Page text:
Higher-education groups ask Bush, Kerry to address college issues

Lacey Crisp

The presidential debate today will not sway Jodi Goldman’s vote, but she still wants to see the candidates talk about issues such as tuition and other student expenses, she said.

Goldman isn’t alone. On Tuesday, six higher-education groups sent a letter to the campaigns of President George W. Bush and Democratic Presidential Candidate Sen. John Kerry, urging them to address college-related issues at the debate.

“We hope the candidates don’t address these issues just in terms of dollars and resources,” said Barry Toiv, spokesman for the Association of American Universities, one of the groups that sent the letter. “We also hope that they express an understanding of the importance of these issues to the country’s future.”

The second presidential debate will be a town-hall meeting forum at 8 p.m., in which audience members will be able to ask the candidates questions at Washington University in St. Louis.

Toiv said the federal government plays an important role in higher education, and many recent proposals in Congress could cost colleges money, thus raising tuition for students.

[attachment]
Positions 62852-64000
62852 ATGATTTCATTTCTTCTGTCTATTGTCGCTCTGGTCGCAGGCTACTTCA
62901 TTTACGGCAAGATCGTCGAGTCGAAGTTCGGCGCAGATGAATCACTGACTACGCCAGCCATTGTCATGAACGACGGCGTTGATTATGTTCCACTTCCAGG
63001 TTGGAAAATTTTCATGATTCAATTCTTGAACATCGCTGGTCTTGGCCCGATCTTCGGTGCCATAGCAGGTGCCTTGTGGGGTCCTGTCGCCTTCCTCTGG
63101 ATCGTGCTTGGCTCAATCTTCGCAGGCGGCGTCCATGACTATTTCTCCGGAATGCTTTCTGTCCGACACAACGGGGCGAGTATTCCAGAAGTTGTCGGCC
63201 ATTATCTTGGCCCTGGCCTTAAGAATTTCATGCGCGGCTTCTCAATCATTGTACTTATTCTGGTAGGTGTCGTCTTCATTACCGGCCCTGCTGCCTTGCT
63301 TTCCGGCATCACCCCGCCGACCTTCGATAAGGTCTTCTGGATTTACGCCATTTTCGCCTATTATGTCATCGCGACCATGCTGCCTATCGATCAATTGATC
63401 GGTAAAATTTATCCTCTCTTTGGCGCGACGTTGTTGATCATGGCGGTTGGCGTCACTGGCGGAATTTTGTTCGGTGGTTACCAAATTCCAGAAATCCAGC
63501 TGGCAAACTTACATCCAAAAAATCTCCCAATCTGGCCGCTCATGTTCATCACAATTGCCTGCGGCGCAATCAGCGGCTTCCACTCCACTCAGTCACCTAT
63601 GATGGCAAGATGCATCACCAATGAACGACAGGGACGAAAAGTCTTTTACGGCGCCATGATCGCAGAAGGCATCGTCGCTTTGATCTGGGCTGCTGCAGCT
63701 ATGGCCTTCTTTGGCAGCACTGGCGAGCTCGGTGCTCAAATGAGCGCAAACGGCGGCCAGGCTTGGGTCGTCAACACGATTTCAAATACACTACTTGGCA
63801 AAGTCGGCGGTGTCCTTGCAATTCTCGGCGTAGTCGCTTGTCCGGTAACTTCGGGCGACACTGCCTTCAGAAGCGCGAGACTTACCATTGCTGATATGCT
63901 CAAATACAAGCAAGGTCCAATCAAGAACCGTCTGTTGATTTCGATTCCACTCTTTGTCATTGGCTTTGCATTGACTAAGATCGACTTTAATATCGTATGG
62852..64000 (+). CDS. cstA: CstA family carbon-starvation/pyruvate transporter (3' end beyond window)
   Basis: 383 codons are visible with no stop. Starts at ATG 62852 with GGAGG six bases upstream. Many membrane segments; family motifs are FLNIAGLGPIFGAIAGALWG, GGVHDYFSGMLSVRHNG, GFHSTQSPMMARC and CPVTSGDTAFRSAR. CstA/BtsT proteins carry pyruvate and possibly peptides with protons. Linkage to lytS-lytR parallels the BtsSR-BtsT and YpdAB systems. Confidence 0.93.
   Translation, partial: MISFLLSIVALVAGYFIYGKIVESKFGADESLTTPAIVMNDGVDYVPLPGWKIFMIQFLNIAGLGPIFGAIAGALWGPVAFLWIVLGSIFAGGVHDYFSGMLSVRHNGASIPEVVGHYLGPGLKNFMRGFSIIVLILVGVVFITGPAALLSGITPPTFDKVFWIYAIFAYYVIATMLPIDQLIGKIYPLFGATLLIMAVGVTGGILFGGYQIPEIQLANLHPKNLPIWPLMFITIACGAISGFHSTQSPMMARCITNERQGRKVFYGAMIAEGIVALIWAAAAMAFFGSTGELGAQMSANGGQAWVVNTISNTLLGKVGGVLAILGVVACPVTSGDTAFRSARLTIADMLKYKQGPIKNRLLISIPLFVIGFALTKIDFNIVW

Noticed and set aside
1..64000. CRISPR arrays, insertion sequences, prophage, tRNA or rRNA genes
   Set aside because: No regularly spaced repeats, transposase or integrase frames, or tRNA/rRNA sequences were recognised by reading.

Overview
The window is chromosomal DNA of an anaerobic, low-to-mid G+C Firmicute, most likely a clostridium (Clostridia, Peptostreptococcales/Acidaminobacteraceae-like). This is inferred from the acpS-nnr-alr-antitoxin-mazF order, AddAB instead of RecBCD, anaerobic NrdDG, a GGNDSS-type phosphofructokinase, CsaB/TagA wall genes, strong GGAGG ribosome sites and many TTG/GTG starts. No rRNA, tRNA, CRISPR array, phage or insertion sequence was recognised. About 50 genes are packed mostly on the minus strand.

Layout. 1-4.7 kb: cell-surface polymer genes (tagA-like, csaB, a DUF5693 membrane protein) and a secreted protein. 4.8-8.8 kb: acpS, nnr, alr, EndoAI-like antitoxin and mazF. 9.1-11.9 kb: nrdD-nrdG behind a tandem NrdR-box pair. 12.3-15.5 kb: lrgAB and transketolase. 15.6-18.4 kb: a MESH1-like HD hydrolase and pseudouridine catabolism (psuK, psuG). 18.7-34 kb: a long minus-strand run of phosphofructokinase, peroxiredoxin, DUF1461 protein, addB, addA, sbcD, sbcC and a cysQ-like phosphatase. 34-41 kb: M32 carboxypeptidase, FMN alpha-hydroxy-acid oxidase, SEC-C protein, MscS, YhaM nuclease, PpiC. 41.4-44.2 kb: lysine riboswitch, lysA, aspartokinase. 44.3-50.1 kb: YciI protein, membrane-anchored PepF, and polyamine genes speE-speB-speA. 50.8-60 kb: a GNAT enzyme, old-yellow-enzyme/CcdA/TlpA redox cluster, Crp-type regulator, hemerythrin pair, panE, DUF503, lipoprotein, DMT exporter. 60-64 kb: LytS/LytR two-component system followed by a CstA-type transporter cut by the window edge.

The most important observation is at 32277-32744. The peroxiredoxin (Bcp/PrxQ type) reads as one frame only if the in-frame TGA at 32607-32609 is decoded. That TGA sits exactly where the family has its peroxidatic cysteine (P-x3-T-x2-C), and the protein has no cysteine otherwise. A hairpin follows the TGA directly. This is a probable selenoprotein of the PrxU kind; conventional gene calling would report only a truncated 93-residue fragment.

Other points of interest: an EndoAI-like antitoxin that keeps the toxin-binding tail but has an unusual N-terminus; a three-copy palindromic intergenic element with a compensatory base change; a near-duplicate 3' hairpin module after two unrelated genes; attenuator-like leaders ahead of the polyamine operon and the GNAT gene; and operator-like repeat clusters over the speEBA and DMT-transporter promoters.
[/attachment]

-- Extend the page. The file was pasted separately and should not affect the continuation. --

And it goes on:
But some University students said they are not optimistic that the candidates will address issues relevant to them.

“I don’t expect them to say much of anything,” said Goldman, a junior political science major.

Susan Heegaard, director of the Minnesota Higher Education Services Office, said she hopes the candidates discuss higher education.

She said she wants Bush and Kerry to discuss grants and loans, how taxpayer money is being spent and funding for research, because those areas are important to the University and Mayo Clinic.

“The candidates have talked about rising tuition and Pell Grants,” Heegaard said. “I don’t know if they will actually get into higher education.”

John Engelen, director of University Relations, said he hopes there is a “vigorous” discussion of higher-education policy.

“The Bush administration, in the first four years, have been very concentrated on K-12 education with ‘No Child Left Behind,’ but has not discussed higher education much,” Engelen said.

Engelen said higher-education groups have reached out to the campaigns in hopes that the candidates will discuss higher education during the debate.

“This is an important time in higher-education policy,” Engelen said. “I hope that they discuss it so we know exactly where each candidate stands.”

Friday’s debate has strict rules and guidelines. Audience members must submit their questions before the debate, and the moderator will choose the questions. If someone does not ask his or her submitted question, his or her microphone will be turned off.

-Amy Horst contributed to this report.